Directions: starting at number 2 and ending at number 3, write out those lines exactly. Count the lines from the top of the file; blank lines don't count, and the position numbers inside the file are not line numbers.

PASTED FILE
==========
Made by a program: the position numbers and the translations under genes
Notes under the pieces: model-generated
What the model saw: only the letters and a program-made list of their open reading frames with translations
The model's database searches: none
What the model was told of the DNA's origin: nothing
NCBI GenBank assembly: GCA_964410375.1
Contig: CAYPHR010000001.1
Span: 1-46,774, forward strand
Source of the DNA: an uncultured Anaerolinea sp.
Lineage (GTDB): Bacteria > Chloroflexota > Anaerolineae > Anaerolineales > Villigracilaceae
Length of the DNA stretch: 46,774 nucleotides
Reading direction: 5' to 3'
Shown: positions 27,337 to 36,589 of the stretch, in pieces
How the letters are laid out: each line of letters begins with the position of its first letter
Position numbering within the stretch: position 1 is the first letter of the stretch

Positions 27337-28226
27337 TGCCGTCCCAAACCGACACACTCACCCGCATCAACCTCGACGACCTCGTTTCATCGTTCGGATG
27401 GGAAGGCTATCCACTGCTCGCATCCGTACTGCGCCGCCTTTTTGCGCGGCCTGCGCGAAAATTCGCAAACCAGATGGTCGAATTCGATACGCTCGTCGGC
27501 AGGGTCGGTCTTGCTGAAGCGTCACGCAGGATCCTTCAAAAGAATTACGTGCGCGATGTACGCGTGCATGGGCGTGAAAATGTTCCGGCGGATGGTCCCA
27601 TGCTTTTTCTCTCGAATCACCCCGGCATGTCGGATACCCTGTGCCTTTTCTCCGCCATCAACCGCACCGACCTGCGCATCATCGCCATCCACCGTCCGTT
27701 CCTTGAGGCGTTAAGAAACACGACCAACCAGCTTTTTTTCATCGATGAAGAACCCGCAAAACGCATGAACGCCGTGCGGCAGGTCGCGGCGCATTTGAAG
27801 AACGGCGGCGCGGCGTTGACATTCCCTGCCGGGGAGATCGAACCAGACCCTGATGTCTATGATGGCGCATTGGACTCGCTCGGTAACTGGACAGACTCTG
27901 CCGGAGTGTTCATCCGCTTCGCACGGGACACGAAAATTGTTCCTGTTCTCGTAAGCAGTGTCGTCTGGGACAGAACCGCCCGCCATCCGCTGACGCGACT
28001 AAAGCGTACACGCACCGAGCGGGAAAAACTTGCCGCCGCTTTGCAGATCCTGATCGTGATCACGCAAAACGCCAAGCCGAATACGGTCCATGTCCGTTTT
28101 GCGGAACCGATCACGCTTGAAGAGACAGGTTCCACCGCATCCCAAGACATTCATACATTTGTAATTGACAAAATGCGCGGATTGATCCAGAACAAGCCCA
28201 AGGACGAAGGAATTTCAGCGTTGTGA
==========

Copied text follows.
Notes under the pieces: model-generated
What the model saw: only the letters and a program-made list of their open reading frames with translations